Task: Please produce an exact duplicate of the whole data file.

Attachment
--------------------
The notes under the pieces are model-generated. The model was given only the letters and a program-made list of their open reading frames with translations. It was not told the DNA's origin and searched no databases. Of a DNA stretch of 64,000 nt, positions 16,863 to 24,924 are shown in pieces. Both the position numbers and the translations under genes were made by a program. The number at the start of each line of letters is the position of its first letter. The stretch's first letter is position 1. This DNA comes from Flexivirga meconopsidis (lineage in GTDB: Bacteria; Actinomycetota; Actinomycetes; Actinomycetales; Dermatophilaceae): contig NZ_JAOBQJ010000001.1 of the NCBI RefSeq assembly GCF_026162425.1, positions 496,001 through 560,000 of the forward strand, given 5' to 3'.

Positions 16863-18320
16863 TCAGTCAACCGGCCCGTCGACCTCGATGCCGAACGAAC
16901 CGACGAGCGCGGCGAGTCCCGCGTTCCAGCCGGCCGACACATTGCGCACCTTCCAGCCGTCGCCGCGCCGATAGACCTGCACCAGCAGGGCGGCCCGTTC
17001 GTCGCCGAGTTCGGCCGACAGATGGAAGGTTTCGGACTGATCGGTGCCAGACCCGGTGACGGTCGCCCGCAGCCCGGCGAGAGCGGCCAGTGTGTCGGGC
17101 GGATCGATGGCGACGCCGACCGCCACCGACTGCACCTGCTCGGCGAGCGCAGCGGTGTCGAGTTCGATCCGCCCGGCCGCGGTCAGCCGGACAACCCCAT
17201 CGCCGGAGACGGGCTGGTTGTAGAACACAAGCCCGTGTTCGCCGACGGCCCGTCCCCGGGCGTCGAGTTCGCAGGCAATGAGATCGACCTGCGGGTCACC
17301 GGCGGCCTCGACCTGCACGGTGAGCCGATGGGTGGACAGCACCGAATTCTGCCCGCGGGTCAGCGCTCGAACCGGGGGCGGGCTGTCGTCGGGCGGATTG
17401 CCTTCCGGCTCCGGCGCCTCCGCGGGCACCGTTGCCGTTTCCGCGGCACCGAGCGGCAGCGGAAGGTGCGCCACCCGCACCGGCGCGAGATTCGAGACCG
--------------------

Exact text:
The notes under the pieces are model-generated. The model was given only the letters and a program-made list of their open reading frames with translations. It was not told the DNA's origin and searched no databases. Of a DNA stretch of 64,000 nt, positions 16,863 to 24,924 are shown in pieces. Both the position numbers and the translations under genes were made by a program. The number at the start of each line of letters is the position of its first letter. The stretch's first letter is position 1. This DNA comes from Flexivirga meconopsidis (lineage in GTDB: Bacteria; Actinomycetota; Actinomycetes; Actinomycetales; Dermatophilaceae): contig NZ_JAOBQJ010000001.1 of the NCBI RefSeq assembly GCF_026162425.1, positions 496,001 through 560,000 of the forward strand, given 5' to 3'.

Positions 16863-18320
16863 TCAGTCAACCGGCCCGTCGACCTCGATGCCGAACGAAC
16901 CGACGAGCGCGGCGAGTCCCGCGTTCCAGCCGGCCGACACATTGCGCACCTTCCAGCCGTCGCCGCGCCGATAGACCTGCACCAGCAGGGCGGCCCGTTC
17001 GTCGCCGAGTTCGGCCGACAGATGGAAGGTTTCGGACTGATCGGTGCCAGACCCGGTGACGGTCGCCCGCAGCCCGGCGAGAGCGGCCAGTGTGTCGGGC
17101 GGATCGATGGCGACGCCGACCGCCACCGACTGCACCTGCTCGGCGAGCGCAGCGGTGTCGAGTTCGATCCGCCCGGCCGCGGTCAGCCGGACAACCCCAT
17201 CGCCGGAGACGGGCTGGTTGTAGAACACAAGCCCGTGTTCGCCGACGGCCCGTCCCCGGGCGTCGAGTTCGCAGGCAATGAGATCGACCTGCGGGTCACC
17301 GGCGGCCTCGACCTGCACGGTGAGCCGATGGGTGGACAGCACCGAATTCTGCCCGCGGGTCAGCGCTCGAACCGGGGGCGGGCTGTCGTCGGGCGGATTG
17401 CCTTCCGGCTCCGGCGCCTCCGCGGGCACCGTTGCCGTTTCCGCGGCACCGAGCGGCAGCGGAAGGTGCGCCACCCGCACCGGCGCGAGATTCGAGACCG